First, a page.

Salomon athlete Kilian Jornet climbed in a single push the north face of Mount Everest (8.848m) for the second time in a week, doing so without the use of oxygen nor fixed ropes. Jornet had already reached the summit on 22nd May but stomach cramps had prevented him from completing the route as planned. “I’m so happy to have made the summit again!” Jornet said.
“Today I felt good although it was really windy so it was hard to move fast. I think summiting Everest twice in one week without oxygen opens up a new realm of possibilities in alpinism and I’m really happy to have done it.”
One week, two summits
Jornet reached the summit via the North Face of Everest on 27th May at 9 p.m. (+5.45GMT). He left Advanced Base Camp at 6,400 meters at 2 a.m. He climbed to the summit on the ‘normal’ route passing the three high altitude camps used by climbers attempting the world’s highest mountain, a climb which takes, on average, four days.
The climb to the summit was slow but continuous. The wind was the main obstacle Jornet had to overcome, on an extremely windy Himalayan day. Weather conditions improved throughout the night in the latter part of the route and he returned to Advanced Base Camp 28 hours 30 minutes after leaving.
With this ascent Jornet repeats the feat of reaching the world’s highest point after having climbed to the summit six days previously. On the previous climb he reached the summit in 26 hours, but had left from Base Camp at Rongbuk monastery at 5,100 meters. The climb had begun well but he was hampered by stomach problems from 7,500 meters, which slowed him down considerably and forced him to make repeated stops. Returning to Advanced Base Camp Jornet explained that: “I didn’t feel great and was moving very slowly. I had to stop every few meters with cramps and vomiting. But I felt ok with the altitude and decided to continue. When I got back down I thought I would like to try another attempt if I felt well enough.”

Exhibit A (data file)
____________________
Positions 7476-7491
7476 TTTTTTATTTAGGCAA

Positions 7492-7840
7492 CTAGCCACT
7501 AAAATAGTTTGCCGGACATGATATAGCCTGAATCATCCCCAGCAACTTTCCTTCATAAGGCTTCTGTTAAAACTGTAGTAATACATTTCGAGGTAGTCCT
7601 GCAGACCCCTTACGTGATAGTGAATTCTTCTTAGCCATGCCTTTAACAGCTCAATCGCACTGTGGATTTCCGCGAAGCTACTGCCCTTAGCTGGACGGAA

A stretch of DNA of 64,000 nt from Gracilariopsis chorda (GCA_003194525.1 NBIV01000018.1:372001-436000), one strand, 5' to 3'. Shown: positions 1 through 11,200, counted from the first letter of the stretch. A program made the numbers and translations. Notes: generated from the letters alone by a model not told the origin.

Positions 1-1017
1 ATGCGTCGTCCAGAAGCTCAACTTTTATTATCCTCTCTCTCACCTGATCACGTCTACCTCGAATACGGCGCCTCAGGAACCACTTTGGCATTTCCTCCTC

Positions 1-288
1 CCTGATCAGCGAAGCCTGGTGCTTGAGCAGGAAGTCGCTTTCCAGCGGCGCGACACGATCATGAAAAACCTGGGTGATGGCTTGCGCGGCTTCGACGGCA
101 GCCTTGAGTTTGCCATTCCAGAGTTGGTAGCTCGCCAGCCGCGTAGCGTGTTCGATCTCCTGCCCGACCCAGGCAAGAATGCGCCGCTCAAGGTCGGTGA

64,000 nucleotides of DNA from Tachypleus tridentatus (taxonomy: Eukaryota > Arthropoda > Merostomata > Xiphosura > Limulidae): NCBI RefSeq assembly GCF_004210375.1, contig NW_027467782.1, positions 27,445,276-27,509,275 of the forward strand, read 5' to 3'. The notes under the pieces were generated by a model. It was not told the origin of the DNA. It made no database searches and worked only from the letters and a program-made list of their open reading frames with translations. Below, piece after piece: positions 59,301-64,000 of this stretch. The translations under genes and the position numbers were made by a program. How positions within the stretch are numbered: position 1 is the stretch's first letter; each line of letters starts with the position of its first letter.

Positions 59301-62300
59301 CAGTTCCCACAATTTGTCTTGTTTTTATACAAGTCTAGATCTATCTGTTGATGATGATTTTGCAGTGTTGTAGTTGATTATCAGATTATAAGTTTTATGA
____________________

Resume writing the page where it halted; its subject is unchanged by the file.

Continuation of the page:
The two ascents of the world’s tallest mountain are part of the Summits of My Life project, in which Jornet has travelled to some of the most emblematic mountains across the globe setting records for fastest known ascents. He began in the Mont Blanc range in 2012 and has since climbed in Europe (Mont Blanc & Matterhorn), in North America (Denali) and in South America (Aconcagua).
Jornet has been accompanied on this Everest expedition by Sébastien Montaz-Rosset, mountain guide and cameraman.
He accomplished these summits of the world’s highest peak using various Salomon equipment, apparel and gear, including prototype footwear created for him by Salomon’s Research & Development team. Learn more here: http://www.salomon.com/int/blog/article/footwear-for-everest
Jornet is currently resting in Everest Base Camp before returning to Europe.
Accumulated route times:
Everest Advanced Base Camp (6,400 meters) - Summit (8,848 meters): 17h
Summit (8,848 meters) - Everest Advanced Base Camp (6,400 meters): 28h30
For the full story on Kilian Jornet’s Everest expedition, including videos of him discussing what makes Everest such a unique mountain to climb, visit Salomon’s blog at: http://www.salomon.com/int/blog